‘It could’ve been catastrophic’: Kemp tours Grady hospital flood damage

Georgia Governor Brian Kemp looks over a mobile hospital after touring the damaged cause by a broken water main at Grady Memorial Hospital on Monday. (Photo by Phil Skinner).
Georgia Governor Brian Kemp looks over a mobile hospital after touring the damaged cause by a broken water main at Grady Memorial Hospital on Monday. (Photo by Phil Skinner).

Credit: Phil Skinner

Credit: Phil Skinner

Departments affected by flooding included postpartum care

Governor Brian Kemp on Monday got a firsthand look at the aftermath caused by flooding at Grady Memorial Hospital, two weeks after a water pipe burst and shut down almost a third of the hospital’s rooms.

After touring the three floors affected by the flood Kemp described the damage as “severe, as you can imagine.” Grady has said the damage could take three months to repair.

Georgia Governor Brian Kemp holds a press conference flanked by Chief Medical Officer Dr. Robert Johnson (left) & Chief Nursing Officer Dr. Jackie Herd inside a mobile hospital after touring the damaged cause by a broken water main at Grady Memorial Hospital. (Photo by Phil Skinner).
Georgia Governor Brian Kemp holds a press conference flanked by Chief Medical Officer Dr. Robert Johnson (left) & Chief Nursing Officer Dr. Jackie Herd inside a mobile hospital after touring the damaged cause by a broken water main at Grady Memorial Hospital. (Photo by Phil Skinner).

Credit: Phil Skinner

Credit: Phil Skinner

“When I first heard ... that a 24-inch water main had busted,” Kemp said, “I didn't have to understand what the damage was gonna be like — I knew. If you pour a gallon of water out on the floor, it’s a lot. So water coming out of a 24-inch water main literally destroys streets when it happens underground.”

Kemp also got a look at Grady’s new mobile hospital unit, which just opened Monday. It was shipped in from North Carolina after Kemp declared a state of emergency in Fulton County as a result of the flooding.  The mobile ER sits in the hospital’s ambulance bay outfitted with 13 hospital beds currently, but can fit up to 30.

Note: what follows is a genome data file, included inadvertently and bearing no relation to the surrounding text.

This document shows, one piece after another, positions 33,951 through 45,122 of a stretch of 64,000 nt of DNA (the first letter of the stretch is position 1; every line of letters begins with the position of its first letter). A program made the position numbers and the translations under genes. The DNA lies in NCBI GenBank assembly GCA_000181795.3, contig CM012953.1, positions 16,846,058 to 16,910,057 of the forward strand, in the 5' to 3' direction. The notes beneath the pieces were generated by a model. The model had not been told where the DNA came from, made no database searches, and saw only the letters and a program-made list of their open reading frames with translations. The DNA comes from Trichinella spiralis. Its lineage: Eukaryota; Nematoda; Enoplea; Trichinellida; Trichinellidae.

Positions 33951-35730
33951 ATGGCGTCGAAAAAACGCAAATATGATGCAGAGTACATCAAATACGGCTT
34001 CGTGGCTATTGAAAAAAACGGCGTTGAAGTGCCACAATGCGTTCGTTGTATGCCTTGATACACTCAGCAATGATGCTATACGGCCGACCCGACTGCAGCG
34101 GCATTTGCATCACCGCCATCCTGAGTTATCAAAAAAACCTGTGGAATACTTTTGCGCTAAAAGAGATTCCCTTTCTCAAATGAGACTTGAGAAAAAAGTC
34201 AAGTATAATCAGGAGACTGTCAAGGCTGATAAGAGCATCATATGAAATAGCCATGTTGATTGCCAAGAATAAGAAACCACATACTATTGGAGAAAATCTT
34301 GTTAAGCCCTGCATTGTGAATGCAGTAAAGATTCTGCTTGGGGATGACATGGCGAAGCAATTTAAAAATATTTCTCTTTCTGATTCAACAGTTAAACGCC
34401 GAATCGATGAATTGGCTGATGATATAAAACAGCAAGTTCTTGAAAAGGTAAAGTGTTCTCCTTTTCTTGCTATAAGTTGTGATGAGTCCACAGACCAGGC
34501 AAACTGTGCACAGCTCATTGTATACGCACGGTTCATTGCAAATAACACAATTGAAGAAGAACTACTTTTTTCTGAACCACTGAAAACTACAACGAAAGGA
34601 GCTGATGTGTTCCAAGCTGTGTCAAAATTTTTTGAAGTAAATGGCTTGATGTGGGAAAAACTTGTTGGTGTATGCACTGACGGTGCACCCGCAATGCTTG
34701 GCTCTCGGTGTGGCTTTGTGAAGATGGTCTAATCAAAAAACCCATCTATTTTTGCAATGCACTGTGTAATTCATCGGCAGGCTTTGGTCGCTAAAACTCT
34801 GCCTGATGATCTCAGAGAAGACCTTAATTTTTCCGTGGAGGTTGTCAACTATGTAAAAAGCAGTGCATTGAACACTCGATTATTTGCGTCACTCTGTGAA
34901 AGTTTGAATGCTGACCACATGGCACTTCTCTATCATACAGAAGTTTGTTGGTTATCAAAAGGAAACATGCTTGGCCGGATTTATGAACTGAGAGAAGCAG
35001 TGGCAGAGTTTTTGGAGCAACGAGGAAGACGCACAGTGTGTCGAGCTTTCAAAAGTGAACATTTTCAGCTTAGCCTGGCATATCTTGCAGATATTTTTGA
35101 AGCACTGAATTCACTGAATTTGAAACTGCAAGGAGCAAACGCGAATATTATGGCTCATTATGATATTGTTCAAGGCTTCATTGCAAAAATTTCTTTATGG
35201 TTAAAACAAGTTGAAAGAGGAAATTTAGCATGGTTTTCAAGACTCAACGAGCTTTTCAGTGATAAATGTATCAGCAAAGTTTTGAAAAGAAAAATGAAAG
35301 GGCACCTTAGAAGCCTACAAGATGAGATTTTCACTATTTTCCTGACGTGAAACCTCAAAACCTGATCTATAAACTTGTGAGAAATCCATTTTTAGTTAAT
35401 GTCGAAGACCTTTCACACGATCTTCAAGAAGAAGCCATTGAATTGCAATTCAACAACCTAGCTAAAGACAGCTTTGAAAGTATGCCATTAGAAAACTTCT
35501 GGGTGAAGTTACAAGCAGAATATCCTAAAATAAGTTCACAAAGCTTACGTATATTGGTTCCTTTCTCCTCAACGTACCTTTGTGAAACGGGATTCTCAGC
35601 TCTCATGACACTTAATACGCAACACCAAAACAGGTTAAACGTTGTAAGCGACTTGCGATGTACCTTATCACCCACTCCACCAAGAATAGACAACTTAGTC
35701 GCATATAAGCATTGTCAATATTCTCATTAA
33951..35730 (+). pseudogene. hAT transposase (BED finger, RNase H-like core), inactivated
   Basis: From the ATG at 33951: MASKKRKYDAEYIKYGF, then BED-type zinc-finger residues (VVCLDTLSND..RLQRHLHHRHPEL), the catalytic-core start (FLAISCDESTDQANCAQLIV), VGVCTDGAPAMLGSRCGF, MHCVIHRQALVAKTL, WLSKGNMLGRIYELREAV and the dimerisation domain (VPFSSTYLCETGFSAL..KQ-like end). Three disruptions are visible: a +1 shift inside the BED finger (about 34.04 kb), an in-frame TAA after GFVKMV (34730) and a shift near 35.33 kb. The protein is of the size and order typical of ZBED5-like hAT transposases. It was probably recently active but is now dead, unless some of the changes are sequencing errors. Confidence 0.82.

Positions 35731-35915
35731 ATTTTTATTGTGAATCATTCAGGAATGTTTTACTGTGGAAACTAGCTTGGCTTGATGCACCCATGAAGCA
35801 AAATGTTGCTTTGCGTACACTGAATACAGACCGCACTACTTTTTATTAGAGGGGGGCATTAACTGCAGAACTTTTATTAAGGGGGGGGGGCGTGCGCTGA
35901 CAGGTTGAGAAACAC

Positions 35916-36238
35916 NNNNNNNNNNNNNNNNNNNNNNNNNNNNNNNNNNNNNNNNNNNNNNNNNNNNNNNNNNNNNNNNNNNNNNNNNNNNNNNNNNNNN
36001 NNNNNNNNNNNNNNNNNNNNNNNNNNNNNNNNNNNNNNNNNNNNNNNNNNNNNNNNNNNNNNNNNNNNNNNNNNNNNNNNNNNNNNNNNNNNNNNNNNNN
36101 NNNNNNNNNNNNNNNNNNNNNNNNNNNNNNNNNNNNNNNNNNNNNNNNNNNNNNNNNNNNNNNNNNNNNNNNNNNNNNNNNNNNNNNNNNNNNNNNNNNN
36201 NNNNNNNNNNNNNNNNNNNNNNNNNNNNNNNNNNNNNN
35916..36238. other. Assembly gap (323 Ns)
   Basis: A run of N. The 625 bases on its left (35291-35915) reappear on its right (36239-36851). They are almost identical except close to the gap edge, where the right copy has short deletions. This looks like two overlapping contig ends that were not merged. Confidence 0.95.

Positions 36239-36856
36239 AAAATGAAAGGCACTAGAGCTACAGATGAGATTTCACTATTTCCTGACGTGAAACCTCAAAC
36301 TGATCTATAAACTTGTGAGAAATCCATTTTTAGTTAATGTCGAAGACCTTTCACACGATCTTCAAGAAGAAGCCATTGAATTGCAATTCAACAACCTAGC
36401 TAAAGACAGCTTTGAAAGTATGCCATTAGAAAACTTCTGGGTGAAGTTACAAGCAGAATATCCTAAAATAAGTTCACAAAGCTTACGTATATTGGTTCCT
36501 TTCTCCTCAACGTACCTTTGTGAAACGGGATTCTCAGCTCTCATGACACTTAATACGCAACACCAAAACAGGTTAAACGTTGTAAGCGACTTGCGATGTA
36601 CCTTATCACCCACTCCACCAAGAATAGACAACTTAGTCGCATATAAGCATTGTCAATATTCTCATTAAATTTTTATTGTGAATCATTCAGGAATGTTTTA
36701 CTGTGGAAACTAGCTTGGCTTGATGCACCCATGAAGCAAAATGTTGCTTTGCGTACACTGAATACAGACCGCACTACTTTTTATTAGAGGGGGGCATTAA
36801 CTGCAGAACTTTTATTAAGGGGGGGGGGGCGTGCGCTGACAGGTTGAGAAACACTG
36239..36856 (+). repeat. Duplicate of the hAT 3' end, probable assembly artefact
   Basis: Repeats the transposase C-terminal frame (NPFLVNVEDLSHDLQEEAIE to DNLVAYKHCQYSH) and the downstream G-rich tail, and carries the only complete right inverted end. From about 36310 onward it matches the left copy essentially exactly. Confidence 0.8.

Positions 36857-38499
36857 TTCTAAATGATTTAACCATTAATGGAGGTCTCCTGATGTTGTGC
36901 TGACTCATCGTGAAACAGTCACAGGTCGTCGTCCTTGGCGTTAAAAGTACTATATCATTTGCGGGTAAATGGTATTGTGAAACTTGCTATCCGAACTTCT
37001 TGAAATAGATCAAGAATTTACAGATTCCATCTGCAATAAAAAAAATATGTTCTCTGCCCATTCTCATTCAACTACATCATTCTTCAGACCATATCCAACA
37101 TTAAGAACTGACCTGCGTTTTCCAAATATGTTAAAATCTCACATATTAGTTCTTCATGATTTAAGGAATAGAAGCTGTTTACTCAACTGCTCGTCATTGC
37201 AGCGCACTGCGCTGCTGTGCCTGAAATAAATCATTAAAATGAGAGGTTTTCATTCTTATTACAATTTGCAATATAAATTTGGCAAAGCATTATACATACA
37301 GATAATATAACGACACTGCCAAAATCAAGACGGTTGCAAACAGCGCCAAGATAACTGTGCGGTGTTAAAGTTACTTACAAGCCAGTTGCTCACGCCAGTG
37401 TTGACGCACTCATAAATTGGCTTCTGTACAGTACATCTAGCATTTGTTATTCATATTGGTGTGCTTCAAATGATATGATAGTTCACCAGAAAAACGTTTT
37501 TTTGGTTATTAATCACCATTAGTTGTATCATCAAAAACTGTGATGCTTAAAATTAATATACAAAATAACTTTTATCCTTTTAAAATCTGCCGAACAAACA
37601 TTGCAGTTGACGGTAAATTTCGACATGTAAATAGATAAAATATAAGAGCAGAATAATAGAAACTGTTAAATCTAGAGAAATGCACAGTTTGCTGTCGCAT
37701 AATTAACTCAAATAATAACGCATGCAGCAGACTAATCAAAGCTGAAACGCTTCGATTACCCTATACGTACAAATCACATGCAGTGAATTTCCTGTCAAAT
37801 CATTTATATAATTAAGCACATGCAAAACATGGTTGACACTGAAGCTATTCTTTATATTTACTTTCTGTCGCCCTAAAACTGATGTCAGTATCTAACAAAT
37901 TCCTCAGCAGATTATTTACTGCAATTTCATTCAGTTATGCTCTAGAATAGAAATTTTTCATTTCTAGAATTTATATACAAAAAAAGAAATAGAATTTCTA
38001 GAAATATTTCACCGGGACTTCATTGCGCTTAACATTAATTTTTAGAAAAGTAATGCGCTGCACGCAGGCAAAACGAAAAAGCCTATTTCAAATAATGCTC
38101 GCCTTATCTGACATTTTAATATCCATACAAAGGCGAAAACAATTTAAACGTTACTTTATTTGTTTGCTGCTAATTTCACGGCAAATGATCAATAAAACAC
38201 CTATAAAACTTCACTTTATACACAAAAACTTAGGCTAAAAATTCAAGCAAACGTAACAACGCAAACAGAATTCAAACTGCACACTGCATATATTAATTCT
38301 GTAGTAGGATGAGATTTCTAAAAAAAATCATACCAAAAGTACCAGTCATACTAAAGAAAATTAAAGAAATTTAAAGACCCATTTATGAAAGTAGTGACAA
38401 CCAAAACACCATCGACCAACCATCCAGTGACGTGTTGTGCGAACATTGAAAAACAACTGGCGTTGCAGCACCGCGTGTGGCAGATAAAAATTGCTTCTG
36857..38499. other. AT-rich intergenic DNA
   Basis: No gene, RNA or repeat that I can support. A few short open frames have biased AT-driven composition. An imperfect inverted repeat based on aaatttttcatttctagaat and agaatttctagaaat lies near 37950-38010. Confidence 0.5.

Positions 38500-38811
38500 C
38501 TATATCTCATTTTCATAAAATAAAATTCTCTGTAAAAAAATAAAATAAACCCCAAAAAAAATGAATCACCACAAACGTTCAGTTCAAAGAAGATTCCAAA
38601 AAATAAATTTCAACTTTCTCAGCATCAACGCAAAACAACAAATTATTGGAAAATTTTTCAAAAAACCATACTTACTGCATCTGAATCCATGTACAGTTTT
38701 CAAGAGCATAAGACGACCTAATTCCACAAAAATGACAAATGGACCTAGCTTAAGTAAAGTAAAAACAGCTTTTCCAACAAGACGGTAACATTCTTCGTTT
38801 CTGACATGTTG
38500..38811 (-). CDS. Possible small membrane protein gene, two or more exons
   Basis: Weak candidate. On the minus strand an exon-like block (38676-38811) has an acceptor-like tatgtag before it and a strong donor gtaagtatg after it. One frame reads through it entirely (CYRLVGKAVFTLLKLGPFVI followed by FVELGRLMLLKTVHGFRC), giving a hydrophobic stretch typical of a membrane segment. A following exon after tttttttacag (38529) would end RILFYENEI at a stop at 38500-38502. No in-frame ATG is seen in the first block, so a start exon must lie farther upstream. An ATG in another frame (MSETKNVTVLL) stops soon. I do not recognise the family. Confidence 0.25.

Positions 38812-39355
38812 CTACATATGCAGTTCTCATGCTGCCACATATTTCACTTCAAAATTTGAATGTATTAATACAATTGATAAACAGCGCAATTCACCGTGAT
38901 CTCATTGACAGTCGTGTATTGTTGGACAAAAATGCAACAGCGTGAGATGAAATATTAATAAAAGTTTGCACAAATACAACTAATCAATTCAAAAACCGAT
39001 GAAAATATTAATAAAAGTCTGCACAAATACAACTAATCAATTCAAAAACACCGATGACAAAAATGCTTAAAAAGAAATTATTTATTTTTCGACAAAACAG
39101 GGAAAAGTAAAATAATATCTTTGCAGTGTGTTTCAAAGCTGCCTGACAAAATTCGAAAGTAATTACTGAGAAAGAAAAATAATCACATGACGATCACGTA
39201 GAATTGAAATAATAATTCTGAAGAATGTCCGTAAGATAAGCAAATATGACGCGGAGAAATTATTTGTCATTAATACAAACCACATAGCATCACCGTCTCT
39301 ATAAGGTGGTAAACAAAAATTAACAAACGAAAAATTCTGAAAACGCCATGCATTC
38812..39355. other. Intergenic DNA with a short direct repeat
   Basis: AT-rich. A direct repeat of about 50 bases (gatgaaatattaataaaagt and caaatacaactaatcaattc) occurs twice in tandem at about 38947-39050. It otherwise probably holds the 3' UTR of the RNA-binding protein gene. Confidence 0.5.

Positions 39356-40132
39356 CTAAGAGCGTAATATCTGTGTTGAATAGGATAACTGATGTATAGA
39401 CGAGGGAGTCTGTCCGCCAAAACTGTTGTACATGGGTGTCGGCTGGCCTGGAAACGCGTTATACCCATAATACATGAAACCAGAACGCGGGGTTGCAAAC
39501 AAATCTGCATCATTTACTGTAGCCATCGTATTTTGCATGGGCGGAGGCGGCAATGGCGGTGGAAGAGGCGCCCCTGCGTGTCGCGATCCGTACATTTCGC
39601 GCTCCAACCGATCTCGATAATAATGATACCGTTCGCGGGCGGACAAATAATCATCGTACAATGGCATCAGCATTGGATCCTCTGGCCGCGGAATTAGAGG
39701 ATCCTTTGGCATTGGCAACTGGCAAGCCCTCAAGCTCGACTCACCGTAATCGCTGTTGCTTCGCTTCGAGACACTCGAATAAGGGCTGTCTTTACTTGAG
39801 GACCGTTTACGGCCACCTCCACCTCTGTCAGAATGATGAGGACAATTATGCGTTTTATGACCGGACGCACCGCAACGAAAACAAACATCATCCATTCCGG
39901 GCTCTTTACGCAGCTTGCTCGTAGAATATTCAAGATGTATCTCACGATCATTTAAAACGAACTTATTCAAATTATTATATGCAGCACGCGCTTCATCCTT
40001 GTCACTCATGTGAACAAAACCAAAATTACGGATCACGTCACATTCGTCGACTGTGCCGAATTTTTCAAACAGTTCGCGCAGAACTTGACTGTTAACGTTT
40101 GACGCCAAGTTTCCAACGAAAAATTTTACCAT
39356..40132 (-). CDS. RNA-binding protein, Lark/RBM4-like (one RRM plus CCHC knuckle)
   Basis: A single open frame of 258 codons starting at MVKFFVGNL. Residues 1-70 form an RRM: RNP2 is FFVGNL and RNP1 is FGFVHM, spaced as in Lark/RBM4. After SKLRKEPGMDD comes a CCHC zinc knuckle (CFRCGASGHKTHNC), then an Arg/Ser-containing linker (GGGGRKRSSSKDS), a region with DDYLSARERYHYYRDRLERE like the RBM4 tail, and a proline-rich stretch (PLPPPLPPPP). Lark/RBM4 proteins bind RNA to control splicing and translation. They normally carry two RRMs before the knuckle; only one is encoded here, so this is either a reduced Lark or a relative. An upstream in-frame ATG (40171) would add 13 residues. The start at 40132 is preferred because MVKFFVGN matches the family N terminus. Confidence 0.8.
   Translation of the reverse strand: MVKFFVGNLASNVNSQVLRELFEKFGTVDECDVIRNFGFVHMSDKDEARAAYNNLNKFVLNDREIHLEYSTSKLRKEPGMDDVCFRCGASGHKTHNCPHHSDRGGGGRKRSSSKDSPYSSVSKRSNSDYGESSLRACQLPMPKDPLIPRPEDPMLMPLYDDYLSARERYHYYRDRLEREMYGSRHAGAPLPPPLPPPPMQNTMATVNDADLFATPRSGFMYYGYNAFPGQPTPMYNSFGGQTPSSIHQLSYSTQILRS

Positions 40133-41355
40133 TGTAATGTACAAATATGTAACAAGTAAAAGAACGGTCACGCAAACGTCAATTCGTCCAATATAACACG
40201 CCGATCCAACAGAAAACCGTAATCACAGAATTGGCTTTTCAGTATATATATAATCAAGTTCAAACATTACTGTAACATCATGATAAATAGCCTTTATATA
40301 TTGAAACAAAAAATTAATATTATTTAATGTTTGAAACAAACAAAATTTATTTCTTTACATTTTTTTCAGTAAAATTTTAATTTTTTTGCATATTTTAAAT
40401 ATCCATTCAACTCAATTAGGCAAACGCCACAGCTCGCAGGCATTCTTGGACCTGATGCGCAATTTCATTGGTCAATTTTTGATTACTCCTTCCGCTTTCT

The tour of the damaged floors was not open to the media.

The governor said the Dec. 7 flood inside the hospital “could’ve been catastrophic,” since it happened the day 100,000 people were in town for the SEC Championship game at  Mercedes-Benz Stadium.

Kemp thanked state officials and hospitals around the city for reacting quickly to the situation. He said Georgia Power provided a generator after part of the hospital lost power, and Home Depot sent equipment to Grady, including fans to dry damaged walls and floors. Other hospitals continue to take in patients Grady does not have the space for.

The cause of the pipe break is still under investigation, Grady said. Hospital spokeswoman Denise Simpson said the water pipe was located between the sixth and seventh floors. When it burst, water flooded down onto the fourth, sixth and fifth floors.

When a pipe burst at Grady Memorial Hospital on Dec. 7, it had to divert patients to other metro Atlanta medical centers.
When a pipe burst at Grady Memorial Hospital on Dec. 7, it had to divert patients to other metro Atlanta medical centers.

The hospital’s postpartum department, a nursery space for new mothers and their babies, is located on the fourth floor and had to be moved as a result of the flooding, Simpson said. The other damaged floors housed general medical-surgery patients.

About 220 of the hospital’s 700 rooms remain out of commission.

Even with the mobile ER unit, Grady's emergency room is not accepting a regular patient load, but is treating trauma, stroke and burn patients. Grady, which normally sees 450 emergency patients each day, is now able to treat about 320 a day.

Other Atlanta hospitals are continuing to feel the impact of the incident at Grady.

Georgia Governor Brian Kemp talks to Grady's Michelle Wallace inside the mobile ER unit. (Photo by Phil Skinner)
Georgia Governor Brian Kemp talks to Grady's Michelle Wallace inside the mobile ER unit. (Photo by Phil Skinner)

Credit: Photo by Phil Skinner

Credit: Photo by Phil Skinner

Emory, Northside Hospital and Piedmont Healthcare each said their hospitals accepted about 30 patient transfers from Grady shortly after the flooding. They said it’s hard to quantify the overall effect Grady’s emergency room diversion had on their operations, because they do not track which patients in their ERs would have gone to Grady.

This is already a busy time for hospitals, with flu season beginning and patients choosing to have surgeries before the end of the year.

For almost a week after the pipe burst, Grady’s ER went on total diversion, meaning ambulances were told to not to bring patients to a hospital that advertises itself as the busiest trauma center on the East Coast.

Since then, the crisis level has decreased, as Grady set up a 911 command center that assesses where ambulances should take patients and has coordinated more than 3,100 calls.

The hospital has not released an estimate for how much repairs could cost, but experts said it should be a costly ordeal. Cleaning water damage from hospitals can involve replacing walls to ensure mold and other infections do not develop.

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